Chapter

The Northern Ireland Paradox

Adrian Little

in The Politics of Radical Democracy

Published by Edinburgh University Press

Published in print November 2008 | ISBN: 9780748633999
Published online March 2012 | e-ISBN: 9780748652723 | DOI: http://dx.doi.org/10.3366/edinburgh/9780748633999.003.0010
The Northern Ireland Paradox

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This chapter examines radical democracy through the case of Northern Ireland, once thought of as an example of intractable conflict. Northern Ireland, at least since the signing of the Belfast Agreement in 1998, has often been analysed in terms of liberal democratic consensus-driven models of democracy. The discussion argues that this is a mistake. The repeated suspensions of the democratic institutions and outbreaks of disagreement that have marked the post-Agreement period are better interpreted through the ‘paradigm of radical democracy’, with its emphasis on democracy as a fragile, contingent and always-incomplete project. Although radical democracy has undoubted strengths as an interpretive frame, particularly for divided societies in the midst of political transformation, and as a critique of liberal democracy, the chapter argues it needs to be clearer in its critique of democracy.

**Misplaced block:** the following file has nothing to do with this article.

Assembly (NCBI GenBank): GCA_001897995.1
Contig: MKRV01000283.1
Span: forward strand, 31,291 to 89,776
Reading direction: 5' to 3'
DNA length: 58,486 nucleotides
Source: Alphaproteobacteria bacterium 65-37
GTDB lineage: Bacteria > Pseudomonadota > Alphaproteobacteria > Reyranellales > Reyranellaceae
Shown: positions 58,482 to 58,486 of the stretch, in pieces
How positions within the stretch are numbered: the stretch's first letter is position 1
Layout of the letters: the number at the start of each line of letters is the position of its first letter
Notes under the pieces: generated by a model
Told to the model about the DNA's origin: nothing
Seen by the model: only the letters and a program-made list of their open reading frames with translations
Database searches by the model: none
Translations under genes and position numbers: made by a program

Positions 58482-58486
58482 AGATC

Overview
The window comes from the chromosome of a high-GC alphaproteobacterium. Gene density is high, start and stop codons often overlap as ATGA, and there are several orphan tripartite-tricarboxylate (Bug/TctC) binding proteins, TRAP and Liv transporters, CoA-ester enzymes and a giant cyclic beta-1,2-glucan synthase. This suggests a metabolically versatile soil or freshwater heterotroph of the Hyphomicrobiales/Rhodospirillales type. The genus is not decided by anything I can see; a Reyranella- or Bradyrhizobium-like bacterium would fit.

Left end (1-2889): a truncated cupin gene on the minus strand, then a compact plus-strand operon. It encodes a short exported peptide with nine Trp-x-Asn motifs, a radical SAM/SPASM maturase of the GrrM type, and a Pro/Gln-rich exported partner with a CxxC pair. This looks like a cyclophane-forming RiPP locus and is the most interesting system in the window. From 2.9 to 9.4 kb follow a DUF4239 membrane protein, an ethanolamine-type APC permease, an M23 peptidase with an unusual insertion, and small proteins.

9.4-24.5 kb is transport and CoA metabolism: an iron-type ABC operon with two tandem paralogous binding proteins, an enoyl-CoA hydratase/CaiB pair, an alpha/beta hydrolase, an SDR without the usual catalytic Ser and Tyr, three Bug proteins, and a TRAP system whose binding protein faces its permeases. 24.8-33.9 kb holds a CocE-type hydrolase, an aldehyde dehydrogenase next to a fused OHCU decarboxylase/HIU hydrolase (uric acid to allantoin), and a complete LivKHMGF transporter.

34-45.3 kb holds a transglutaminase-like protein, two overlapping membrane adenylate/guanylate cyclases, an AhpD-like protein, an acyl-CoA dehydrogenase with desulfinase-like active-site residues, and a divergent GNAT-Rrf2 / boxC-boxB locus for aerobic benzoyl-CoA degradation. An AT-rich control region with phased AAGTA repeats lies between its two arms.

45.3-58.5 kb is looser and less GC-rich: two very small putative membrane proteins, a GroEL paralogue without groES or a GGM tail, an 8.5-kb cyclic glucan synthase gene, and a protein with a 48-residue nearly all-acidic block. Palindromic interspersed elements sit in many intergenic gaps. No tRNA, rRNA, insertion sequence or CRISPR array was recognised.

Keywords: Northern Ireland; radical democracy; Belfast Agreement; political transformation

Chapter.  7925 words. 

Subjects: Politics

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